years ago when back whence they came we very
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commiueelform adopted endorses the presi-
aml in cvorv way ln-ated court- dent, demands t." iff revision,
couslv. With thrtfe contesting-' vors the aboli.iou of the freer.ti!- f*
delegations to be disposed of,
Tom Roberts, Kittred re's private
secretar\r, was made chairm:ni of
the committee on credentials
and ex-Governor Ilerried was a
member of the resolutions com
mittee. Of the contesting- dele
gations two supposedly favorable
t•.) the machine were seated and
one insurgent. Nowhere were presiding officer
load pass, the direct primary c.nd^f^
the popular election of United
fAate-i Senati r-.
v.
4
Judge Campbell's race for con*'^5
gress migiit be described as "s t'e,
^iine and coiT-cr\aii re."' &
•*.- ..
Chairman AlcMulty lacked
Utile of the vior needed by a.?VH
•o large a
w:t
fan
pas5es.
an
increased appro-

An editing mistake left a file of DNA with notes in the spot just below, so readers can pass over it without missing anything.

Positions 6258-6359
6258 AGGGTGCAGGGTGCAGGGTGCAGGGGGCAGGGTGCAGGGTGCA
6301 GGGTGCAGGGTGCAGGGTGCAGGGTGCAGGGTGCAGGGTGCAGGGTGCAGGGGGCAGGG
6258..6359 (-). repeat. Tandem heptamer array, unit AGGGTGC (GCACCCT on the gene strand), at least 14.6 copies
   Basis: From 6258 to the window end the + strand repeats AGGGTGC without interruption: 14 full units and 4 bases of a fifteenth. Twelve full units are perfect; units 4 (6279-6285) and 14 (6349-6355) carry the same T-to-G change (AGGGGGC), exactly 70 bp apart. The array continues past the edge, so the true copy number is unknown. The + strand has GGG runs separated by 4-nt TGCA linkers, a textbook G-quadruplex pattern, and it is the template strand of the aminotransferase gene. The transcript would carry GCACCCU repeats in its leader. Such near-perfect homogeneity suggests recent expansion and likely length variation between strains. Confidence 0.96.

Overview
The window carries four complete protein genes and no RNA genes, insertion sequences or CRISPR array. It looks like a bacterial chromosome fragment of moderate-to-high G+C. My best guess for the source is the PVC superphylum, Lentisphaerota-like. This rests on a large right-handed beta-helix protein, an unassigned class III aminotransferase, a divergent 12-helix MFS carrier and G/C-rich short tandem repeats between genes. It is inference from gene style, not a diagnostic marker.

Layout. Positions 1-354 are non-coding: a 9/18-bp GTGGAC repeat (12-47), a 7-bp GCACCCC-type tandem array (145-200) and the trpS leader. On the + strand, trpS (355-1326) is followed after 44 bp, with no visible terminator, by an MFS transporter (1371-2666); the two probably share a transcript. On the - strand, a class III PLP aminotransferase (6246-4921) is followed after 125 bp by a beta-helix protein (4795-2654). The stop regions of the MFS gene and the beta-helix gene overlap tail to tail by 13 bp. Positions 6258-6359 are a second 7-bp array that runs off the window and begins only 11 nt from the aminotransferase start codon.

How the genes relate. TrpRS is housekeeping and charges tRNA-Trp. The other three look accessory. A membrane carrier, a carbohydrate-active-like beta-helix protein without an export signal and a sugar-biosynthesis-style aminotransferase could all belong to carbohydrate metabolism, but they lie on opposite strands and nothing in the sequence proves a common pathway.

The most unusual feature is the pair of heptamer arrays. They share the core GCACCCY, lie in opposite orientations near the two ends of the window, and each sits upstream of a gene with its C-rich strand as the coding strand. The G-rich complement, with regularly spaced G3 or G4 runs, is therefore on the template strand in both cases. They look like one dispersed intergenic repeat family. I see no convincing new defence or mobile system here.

can be
rrr.-l» for
democratic
votes. We do not know that thir8-r.*ik%1
is true though certainly a good'
man democrats have become re
publicans -during the past four
1 a If he a re a to
much fear that it will be neccs-^
sary to lose the dear old Argus
Leader and many of the lesser*
aids of the late lamented. Maujr
of those who are kicking most
about the contamination of "pop"'
vote would not care for an inves
tigation of their otoii political
histories. After all it is what
we are now, not vvhat tye were*
that really cou&te.
•9
"•VvSfri-.-
every
officer. The tax p:i vers will®
pay it gladly. But the state cair"'
ill afford to longer travel on the'Jv*
charity of the railroads.